Archive for October, 2010
The Stat-Ease training center here at our world headquarters in Minneapolis features a wonderful single-cup brewing system that you can see demoed here. When we are not holding a workshop, I sometimes sneak in to steal a cup late in the day. By then I am reaching my limit, so I brew a “half-calf” at the half-cup setting. Being a chemical engineer, I calculate that, in this case, half of half makes a whole, that is, coffee with the normal concentration of caffeine. Does that make sense?
Making a tasty and effective cup of coffee is a huge deal for knowledge workers who need to keep their heads in gear from start to finish of every single day. One of our workshop students, a PhD, has been picking my brain about testing coffee blends on her staff of scientists. She proposes to do a mixture design such as I did on varying types of beers (see Mixture Design Brews Up New Beer Cocktail—Black & Blue Moon).
Obviously overall liking on a sensory basis should be first and foremost for such an experiment on coffee – a 5 to 9-point scale works well for this.* However, the tricky part is assessing the impact of coffee for accelerating information processing and general problem-solving, which I hypothesize depends on level of caffeine. I wonder if an online “brain training” service, such as this one developed by neuroscientists at Stanford and UCSF, might provide a valid measure.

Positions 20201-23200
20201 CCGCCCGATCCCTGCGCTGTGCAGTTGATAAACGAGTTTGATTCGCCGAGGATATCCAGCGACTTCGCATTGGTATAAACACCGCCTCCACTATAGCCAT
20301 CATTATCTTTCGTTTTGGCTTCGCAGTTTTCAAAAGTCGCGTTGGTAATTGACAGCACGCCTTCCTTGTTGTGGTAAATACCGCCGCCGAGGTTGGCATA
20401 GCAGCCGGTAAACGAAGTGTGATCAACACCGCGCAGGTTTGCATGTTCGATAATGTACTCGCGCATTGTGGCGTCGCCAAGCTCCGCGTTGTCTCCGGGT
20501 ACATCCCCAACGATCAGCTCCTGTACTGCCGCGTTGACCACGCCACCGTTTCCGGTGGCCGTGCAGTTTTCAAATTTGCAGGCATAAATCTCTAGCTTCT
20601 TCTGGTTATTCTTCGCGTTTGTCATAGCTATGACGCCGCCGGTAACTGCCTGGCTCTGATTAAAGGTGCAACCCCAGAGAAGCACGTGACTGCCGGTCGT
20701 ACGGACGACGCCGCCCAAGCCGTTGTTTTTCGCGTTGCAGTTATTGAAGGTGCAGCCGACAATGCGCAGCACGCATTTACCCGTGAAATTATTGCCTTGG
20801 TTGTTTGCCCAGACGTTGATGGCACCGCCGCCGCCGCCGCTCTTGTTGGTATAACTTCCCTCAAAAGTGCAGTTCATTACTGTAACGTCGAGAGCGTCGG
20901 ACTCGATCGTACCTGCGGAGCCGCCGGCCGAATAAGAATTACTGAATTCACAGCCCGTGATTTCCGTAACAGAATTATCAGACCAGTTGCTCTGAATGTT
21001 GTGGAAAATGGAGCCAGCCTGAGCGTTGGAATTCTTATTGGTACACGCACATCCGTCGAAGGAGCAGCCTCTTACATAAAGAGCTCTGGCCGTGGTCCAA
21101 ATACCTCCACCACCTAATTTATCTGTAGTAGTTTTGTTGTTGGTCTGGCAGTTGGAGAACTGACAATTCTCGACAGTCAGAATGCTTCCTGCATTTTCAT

The down side of doing a proper test on whether coffee improves cognitive skills will be the necessity of reverting to the base line, that is, every morning getting up and trying to function without the first cup.
“A mathematician is a machine for turning coffee into theorems.”
– Alfréd Rényi
*Turn your volume down (to not hear the advert) and see this primer on sensory evaluation by S-Cool– a UK educational site for teenagers.
The November/December issue of American Scientist provides an intriguing heads-up from Caltech neuroeconomist Antonio Rangel on impulse buying. His group randomly presented items to students in varying ways – by name, picture and with the actual object. Buyers paid 50 percent more for the real goods! However, when the item could be seen under glass but not available to be held, this difference in desirability disappeared. Expect to see even more irresistible items showing up at the checkout counters to entice you into an impulse purchase. : (
“Next time you’re stuffed and the waiter wheels around the dessert cart, know that the odds are against you. Just cross your fingers that the chocolate cakes under a glass dome, to help you resist the urge.”
- Christopher Intagliata, Scientific American reporter (from text of podcast here)
PS. While researching Rangel, I came across this article in the Caltech News on another study he did on buying behavior – in this case the propensity to confuse price with quality for wine. Here you can learn why Rangel is a “neuro” economist – he directly measures brain activity, which provides more reliable measures of consumer response than what they might admit when asked how they feel about something. See how MRI signals change in student brains confronted with money, trinkets versus snacks (can you guess which turns them on the most?) at this web-page detailing research by the Rangel Neuroeconomics Laboratory.